So it looks like, in addition to short films, documentaries and movies nominated for best original song, the supercut also leaves out films that only had nominations for costume design, visual effects, makeup and sound editing. I assume at least two of the clips I didn't recognize come from Tangerine and Wild Tales (neither of which I've seen), then? I mean, the supercut does include foreign-language film nominees Leviathan and Timbuktu (and Ida, but that film also has a cinematography nomination).

Edited by Peter T Chattaway

"Sympathy must precede belligerence. First I must understand the other, as it were, from the inside; then I can critique it from the outside. So many people skip right to the latter." -- Steven D. Greydanus
Now blogging at Patheos.com. I can also still be found at Facebook, Twitter and Flickr. See also my film journal.

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How good are the BAFTAs at predicting the Oscars? Birdman won the SAG ensemble award as well as the PGA and DGA awards (i.e. it won the awards handed out by the actors', producers' and directors' guilds), so it would seem to be the clear front-runner as far as the Oscars are concerned at this point. Does Boyhood winning the BAFTA necessarily put the brakes on that?


"Sympathy must precede belligerence. First I must understand the other, as it were, from the inside; then I can critique it from the outside. So many people skip right to the latter." -- Steven D. Greydanus
Now blogging at Patheos.com. I can also still be found at Facebook, Twitter and Flickr. See also my film journal.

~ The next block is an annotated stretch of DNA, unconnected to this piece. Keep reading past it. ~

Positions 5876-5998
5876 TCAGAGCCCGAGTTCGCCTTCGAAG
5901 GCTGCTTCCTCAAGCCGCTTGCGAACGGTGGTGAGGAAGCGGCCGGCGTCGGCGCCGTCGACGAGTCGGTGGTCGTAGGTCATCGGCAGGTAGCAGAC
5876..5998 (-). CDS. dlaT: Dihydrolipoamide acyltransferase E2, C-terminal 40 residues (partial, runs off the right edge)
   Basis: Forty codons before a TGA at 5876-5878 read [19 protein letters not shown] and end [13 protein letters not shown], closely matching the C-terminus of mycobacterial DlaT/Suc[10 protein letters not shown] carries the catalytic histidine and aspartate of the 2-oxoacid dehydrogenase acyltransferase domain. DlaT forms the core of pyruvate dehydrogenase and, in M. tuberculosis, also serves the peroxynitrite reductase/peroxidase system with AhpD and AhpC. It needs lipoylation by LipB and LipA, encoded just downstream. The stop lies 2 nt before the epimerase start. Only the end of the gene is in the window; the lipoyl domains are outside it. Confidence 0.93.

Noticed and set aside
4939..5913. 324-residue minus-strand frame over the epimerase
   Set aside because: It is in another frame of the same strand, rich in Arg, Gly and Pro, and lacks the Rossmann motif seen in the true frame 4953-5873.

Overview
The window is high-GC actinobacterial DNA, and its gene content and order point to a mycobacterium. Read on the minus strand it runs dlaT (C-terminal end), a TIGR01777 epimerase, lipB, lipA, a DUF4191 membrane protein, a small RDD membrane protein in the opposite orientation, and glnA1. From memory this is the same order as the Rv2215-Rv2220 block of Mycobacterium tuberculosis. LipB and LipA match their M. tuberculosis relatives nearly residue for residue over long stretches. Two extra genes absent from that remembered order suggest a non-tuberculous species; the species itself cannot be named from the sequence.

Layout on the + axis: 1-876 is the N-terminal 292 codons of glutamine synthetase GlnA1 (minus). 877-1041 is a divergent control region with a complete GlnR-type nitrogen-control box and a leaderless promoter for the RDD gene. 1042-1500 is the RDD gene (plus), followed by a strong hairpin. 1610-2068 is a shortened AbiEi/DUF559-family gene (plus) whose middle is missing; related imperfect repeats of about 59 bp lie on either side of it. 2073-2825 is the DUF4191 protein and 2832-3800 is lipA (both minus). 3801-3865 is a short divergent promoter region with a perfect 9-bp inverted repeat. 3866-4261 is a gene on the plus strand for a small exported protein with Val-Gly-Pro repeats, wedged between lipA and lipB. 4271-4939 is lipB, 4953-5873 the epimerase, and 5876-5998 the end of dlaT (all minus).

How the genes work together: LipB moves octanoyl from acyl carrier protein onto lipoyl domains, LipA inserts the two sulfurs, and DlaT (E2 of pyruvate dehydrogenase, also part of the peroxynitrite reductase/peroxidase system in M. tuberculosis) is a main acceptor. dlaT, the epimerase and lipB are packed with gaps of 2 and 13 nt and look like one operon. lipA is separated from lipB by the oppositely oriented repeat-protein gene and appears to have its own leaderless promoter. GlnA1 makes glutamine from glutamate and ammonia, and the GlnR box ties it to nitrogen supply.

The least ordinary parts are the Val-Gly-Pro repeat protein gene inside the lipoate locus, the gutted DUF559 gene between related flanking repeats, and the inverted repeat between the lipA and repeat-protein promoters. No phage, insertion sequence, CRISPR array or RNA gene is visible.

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I don't know if this has come up in this thread yet, but Jared asked a question on Facebook that prompted me to do a little digging, namely how rare is it for a film like Selma to be nominated for Best Picture and only one other award. The answer is: this is the fourth time it has happened in the last six years, since the Best Picture category was expanded from five nominees to a potential ten.

 

The previous such films are:

 

The Blind Side (2009) -- nominated for Best Picture and Best Actress. It won Best Actress.

A Serious Man (2009) -- nominated for Best Picture and Best Screenplay. It won neither.

Extremely Loud & Incredibly Close (2011) -- nominated for Best Picture and Best Supporting Actor. It won neither.

 

Thankfully, I didn't have to check back any further than that, because in our thread on the 2010 nominations (for films released in 2009), there was this tidbit:

 

The Blind Side and A Serious Man received the least amount of nominations for a Best Picture nominee since Four Weddings and a Funeral (1994). That film's second nomination was for Original Screenplay . . .